Pressure builds for UK’s Standard Chartered to refuse investment to Great Barrier Reef coal project
Civil society groups are this week ramping up public pressure on Standard Chartered Bank to end its involvement with a controversial Australian mining project. Groups including Greenpeace, 350.org and SumOfUs have launched a joint effort calling for Standard Chartered to rule out finance for the Carmichael mega mine and any coal projects associated with port expansion on the Great Barrier Reef, with activities kicking off in Europe, Asia and Australia. The Carmichael coal mine would be one of the biggest mines in the world and by far the biggest coal mine ever built in Australia.
The mines would also require construction of one of the world's largest coal ports, on the Great Barrier Reef - the largest living coral system in the world. The Carmichael mine alone would release more emissions than New Zealand and Sweden combined.
Three weeks ago, organisations* representing almost 50 million members, sent a joint letter to Standard Chartered, calling on them to rule out involvement in the mines and port expansion. With little indication that their concerns have been heeded, NGOs are now calling upon hundreds of thousands of their supporters to petition the Bank and email its CEO.
"These projects will wreck one of the world's most precious natural icons and send the mercury soaring to dangerous levels. It behoves Standard Chartered to join the 11 major global banks who have already ruled out involvement in these disastrous projects," said Charlie Wood, Campaigns Director with 350.org Australia
"By ending its role as an active advisor on the project, Standard Chartered has the unique chance to protect the climate and the Reef by stopping one of the planet's biggest and most destructive coal projects from seeing the light of day," said Sebastian Bock, Investment Campaigner with Greenpeace UK
"The Reef is already under huge pressure from climate change. The last thing it needs is a massive new coal port and armada of ships traipsing across its waters. Our supporters are urging Standard Chartered not to be the bank that puts the final nail in the coffin of one of the world's most precious natural icons," said Katherine Tu, Campaigner with SumOfUs.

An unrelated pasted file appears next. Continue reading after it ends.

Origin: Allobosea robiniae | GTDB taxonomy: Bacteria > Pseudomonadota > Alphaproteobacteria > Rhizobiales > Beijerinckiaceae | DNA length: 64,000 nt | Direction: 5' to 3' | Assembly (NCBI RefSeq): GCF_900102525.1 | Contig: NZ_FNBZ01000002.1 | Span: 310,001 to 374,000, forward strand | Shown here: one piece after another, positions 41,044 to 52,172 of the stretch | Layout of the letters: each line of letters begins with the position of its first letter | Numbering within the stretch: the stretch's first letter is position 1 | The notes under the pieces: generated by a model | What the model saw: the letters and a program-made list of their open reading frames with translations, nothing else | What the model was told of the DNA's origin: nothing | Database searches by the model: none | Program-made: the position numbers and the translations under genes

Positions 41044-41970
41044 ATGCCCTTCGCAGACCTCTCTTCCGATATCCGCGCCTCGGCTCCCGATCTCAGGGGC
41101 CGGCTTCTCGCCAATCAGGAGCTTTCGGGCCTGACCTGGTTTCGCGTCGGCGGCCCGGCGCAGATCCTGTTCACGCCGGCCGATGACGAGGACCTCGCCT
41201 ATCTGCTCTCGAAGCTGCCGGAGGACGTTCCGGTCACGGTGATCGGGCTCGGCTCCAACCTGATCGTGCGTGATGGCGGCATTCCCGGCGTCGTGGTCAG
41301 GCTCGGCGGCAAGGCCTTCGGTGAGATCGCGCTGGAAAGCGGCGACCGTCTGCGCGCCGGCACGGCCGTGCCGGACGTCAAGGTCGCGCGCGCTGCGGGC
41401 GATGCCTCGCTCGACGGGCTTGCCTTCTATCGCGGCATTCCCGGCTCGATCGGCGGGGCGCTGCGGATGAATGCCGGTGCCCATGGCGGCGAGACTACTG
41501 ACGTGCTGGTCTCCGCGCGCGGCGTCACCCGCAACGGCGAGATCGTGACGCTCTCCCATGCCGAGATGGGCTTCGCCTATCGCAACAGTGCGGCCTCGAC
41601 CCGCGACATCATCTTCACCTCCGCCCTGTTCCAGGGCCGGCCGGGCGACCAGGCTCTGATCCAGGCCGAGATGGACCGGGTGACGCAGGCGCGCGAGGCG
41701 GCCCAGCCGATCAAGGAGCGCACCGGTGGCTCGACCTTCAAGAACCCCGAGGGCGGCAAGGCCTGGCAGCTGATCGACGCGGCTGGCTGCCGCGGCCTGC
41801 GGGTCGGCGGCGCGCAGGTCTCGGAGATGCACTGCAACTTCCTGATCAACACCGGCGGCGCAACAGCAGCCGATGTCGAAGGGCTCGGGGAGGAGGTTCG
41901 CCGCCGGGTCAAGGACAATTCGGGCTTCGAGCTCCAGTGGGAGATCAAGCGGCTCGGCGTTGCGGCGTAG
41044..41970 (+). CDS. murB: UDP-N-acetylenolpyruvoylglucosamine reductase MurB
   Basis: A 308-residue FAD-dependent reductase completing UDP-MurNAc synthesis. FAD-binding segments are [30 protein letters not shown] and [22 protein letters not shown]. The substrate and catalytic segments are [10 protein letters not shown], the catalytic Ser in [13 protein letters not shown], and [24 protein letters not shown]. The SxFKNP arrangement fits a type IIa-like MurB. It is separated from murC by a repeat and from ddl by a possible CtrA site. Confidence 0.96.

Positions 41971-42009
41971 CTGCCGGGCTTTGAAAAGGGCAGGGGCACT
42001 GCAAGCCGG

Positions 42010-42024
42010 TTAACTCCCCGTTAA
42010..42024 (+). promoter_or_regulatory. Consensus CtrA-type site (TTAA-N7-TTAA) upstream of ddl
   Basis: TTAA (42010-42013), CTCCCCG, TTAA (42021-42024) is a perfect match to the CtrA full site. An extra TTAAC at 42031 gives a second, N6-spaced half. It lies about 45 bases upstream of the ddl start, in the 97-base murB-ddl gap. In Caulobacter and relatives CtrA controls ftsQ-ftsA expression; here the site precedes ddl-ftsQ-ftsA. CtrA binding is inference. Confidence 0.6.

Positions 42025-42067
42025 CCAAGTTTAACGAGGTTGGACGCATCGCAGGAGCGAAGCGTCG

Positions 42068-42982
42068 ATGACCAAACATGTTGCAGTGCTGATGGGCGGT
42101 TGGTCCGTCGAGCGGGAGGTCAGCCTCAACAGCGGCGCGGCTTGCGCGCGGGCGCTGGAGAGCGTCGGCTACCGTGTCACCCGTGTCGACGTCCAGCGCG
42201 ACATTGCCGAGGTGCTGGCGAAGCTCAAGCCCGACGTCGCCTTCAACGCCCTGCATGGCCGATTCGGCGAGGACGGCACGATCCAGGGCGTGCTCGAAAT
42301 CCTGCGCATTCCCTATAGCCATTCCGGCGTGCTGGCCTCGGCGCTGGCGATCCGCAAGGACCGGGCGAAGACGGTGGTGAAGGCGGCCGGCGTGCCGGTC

"Either Standard Chartered gets its brand out of this mess or it will continue to face a creative and unrelenting campaign led by hundreds of thousands of people around the world who want our Banks to say no to financing Reef and climate destruction," concluded Wood.
A 2015 report ranked the Abbot Point project the third biggest threat to corporate reputation of any project currently progressing globally (from 12,000 assessed). A recent court case in Queensland revealed that Standard Chartered had previously provided a loan of $680 million to the controversial Carmichael Mine and Rail Project - the first to be moving ahead in exploiting the Galilee Basin's coal reserves. While the bank disputes this, Standard Chartered has not publicly explained where that money has come from.
*Signatories to the letter include: Greenpeace, Avaaz, 350.org, The Sierra Club, SumOfUs, 38 Degrees, Rainforest Action Network, BankTrack, The Australian Youth Climate Coalition, Whitsunday Residents Against Dumping and Dredging, The Mackay Conservation Council, Friends of the Earth United States, Friends of the Earth Australia and Market Forces
A BankTrack analysis published today shows that Standard Chartered will only be able to involve itself in the financing of these projects by contravening its own guidelines.